So, what about that trade market? I have to think that Jake could pull at least what Miguel Cabrera seems to be drawing on the open market; i.e., a huge prospect package from an organization with a good farm system. We earlier mentioned Phil Hughes, Ian Kennedy and Melky Cabrera, but there would certainly be more suitors than that.
I do believe that this is the peak of Jake’s value, no matter how you slice it. If the Friars seriously want to make Jake the next in a tremendous line of career Padres, they will need to step up and pay up. If not, they’ll probably get more out of Jake on the market now than they will at any other point in his career. Personally, I think a bona-fide ace like Jake is probably the single most important element of any successful ballclub, especially one that plays 81 games in Petco Park; in spite of the injury risk, they would be wise to pay the man now and avoid taking a huge hit on the field and in the community when Jake walks after 2009.
The last thing the club needs is the PR fiasco that will ensue if they let Peavy, the guy who might end up being the best pitcher of this generation, walk because they wouldn’t pay him enough to remain a Padre.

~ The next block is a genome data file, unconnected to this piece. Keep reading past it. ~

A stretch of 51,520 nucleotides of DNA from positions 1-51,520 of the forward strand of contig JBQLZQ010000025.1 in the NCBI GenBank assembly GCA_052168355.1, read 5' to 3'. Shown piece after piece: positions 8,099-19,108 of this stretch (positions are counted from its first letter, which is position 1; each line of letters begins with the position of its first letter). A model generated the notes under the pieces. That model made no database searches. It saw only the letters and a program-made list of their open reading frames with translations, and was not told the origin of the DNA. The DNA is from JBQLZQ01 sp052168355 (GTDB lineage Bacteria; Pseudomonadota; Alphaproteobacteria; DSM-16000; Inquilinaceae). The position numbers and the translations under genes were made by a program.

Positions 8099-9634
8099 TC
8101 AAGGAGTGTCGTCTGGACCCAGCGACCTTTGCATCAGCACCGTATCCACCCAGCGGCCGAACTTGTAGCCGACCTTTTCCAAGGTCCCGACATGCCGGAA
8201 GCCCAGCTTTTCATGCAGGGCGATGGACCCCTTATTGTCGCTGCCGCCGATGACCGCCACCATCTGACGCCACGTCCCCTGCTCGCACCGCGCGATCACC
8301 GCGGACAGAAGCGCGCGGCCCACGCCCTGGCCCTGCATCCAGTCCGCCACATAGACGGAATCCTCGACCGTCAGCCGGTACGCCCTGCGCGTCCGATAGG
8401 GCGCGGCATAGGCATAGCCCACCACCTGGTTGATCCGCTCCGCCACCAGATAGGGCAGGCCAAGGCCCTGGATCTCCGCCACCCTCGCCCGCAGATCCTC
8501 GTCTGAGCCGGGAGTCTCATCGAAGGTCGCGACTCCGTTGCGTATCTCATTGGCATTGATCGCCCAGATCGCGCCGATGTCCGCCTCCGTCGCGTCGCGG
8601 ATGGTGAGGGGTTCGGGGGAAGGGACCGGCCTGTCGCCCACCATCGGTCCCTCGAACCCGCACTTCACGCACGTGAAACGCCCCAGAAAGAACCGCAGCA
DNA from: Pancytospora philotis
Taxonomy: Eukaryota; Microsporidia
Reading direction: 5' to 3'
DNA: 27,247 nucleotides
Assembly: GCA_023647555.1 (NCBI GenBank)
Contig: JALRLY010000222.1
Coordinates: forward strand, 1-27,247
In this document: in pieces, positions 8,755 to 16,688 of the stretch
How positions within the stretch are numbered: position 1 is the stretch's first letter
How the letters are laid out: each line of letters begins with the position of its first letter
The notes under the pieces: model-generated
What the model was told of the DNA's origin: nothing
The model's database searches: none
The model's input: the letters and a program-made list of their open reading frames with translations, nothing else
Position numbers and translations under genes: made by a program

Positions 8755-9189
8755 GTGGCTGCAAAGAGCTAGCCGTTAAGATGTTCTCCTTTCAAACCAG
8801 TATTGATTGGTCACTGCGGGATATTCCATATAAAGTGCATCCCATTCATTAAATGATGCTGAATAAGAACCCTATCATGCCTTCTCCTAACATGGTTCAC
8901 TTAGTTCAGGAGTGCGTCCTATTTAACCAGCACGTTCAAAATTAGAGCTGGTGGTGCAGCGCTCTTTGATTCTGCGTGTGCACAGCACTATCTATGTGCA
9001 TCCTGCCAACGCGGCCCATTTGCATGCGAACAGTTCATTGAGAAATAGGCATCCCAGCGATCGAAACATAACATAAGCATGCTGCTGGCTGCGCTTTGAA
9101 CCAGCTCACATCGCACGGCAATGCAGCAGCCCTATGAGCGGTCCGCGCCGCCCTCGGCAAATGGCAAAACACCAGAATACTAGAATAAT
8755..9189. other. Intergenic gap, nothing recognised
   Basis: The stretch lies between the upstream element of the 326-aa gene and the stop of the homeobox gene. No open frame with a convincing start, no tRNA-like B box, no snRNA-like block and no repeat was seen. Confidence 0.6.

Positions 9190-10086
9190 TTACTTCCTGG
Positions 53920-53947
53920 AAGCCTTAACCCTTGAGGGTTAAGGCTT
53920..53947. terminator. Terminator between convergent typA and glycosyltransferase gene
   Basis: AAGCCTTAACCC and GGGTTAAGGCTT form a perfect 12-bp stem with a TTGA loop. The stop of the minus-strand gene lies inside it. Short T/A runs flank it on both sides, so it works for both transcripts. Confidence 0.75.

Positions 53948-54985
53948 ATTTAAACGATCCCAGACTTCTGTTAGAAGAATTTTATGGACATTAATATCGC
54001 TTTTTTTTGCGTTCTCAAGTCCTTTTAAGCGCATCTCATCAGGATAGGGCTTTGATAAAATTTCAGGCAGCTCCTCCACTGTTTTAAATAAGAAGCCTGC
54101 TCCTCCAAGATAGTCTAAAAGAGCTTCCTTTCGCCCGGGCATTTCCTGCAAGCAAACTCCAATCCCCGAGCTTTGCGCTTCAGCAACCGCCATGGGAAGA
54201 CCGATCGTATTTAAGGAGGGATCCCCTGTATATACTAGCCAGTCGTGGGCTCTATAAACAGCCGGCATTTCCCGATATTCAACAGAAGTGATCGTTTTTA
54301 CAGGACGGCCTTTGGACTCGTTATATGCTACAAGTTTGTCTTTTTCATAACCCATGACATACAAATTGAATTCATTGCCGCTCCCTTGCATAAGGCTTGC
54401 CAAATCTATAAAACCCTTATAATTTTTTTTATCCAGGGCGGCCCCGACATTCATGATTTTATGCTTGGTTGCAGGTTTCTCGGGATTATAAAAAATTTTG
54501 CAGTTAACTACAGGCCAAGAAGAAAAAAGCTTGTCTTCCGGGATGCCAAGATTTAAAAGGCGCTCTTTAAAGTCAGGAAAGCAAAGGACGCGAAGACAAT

Filed under: News | Tags: Cy Young Award, Jake Peavy, Randy Johnson, San Diego Padres
Great news: Jake Peavy is the National League Cy Young Award winner for 2007, and deservedly so. Jake was better than pretty much anyone all year, even taking into account the 2 eggs he laid at Arizona and at Colorado. He’s the first unanimous Cy winner since Randy Johnson and the first Padre to win the award unanimously.
You may recall that I spoke about Jake’s dominance in an earlier post. Maybe I’ll elaborate on the significance of this for Jake a little more tonight. I have a presentation in 2 hours, so it might help if I started preparing for that…